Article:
Remembrance of places passed: Spatial memory in rats

David S. Olton, Robert J. Samuelson
1976 Journal of Experimental Psychology Animal Behavior Processes  
Rats were tested on an eight-arm maze in a paradigm of sampling with replacement from a known set of items until the entire set was sampled. The first three experiments demonstrated that the animals performed efficiently, choosing an average of more than seven different arms within the first eight choices, and did not utilize intramaze cues or consistent chains of responses in solving the task. The second three experiments examined some characteristics of the rats' memory storage. There was a
more » ... rage. There was a small but reliable recency effect with the likelihood of a repetition error increasing with the number of choices since the initial instance. This performance decrement was due to interference from choices rather than just to the passage of time. No evidence was found for a primary effect. The data also suggest that there was no tendency to generalize among spatially adjacent arms. The results are discussed in terms of the memory processes involved in this task and human serial learning.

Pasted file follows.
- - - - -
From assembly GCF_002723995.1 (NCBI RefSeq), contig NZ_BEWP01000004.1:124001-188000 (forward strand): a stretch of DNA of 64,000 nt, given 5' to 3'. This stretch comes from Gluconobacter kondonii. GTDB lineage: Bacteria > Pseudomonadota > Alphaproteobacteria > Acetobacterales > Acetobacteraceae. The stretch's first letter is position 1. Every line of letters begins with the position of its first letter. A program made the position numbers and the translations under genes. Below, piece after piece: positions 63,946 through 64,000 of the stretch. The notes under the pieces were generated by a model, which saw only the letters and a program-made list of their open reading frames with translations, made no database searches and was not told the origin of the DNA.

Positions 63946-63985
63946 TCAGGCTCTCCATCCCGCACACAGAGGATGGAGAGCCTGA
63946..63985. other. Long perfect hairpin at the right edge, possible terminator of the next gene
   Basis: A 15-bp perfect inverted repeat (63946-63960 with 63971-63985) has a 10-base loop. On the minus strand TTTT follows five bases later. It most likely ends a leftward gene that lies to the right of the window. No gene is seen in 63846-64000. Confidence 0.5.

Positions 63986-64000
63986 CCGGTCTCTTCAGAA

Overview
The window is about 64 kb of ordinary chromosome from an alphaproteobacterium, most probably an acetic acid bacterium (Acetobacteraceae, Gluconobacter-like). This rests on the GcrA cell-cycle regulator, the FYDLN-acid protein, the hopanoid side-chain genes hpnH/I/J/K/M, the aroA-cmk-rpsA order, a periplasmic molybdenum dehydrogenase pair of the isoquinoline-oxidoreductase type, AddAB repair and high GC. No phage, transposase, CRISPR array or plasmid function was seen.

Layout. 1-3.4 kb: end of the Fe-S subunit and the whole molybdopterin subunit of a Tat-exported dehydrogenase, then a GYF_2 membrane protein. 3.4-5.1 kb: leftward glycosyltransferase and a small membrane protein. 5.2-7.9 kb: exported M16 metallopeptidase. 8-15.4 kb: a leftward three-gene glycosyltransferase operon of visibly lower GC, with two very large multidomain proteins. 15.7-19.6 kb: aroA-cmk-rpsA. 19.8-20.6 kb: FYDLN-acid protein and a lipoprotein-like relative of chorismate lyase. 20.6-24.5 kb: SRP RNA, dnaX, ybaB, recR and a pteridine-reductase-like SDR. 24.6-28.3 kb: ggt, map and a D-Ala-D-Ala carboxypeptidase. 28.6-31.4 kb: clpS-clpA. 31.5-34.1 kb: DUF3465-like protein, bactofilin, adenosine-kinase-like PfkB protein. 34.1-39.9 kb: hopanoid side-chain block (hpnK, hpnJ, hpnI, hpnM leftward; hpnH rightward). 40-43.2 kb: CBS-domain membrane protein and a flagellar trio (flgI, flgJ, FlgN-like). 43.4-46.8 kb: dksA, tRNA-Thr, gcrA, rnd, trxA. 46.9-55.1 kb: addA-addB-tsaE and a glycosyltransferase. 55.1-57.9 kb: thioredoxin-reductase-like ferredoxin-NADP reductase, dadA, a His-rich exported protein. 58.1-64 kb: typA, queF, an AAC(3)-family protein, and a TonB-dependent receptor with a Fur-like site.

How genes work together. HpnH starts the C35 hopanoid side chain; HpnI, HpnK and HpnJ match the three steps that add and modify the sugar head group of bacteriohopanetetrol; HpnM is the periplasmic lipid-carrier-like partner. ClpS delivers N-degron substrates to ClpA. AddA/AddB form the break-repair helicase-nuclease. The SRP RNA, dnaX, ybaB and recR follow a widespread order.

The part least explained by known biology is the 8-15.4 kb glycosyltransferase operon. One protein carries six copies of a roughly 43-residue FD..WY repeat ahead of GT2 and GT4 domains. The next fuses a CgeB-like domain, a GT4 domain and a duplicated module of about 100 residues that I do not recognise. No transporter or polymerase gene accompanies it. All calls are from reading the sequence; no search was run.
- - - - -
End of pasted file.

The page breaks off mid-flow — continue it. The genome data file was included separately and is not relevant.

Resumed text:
doi:10.1037//0097-7403.2.2.97 fatcat:q3bbxi7nsbdgpch6nybdpzycuu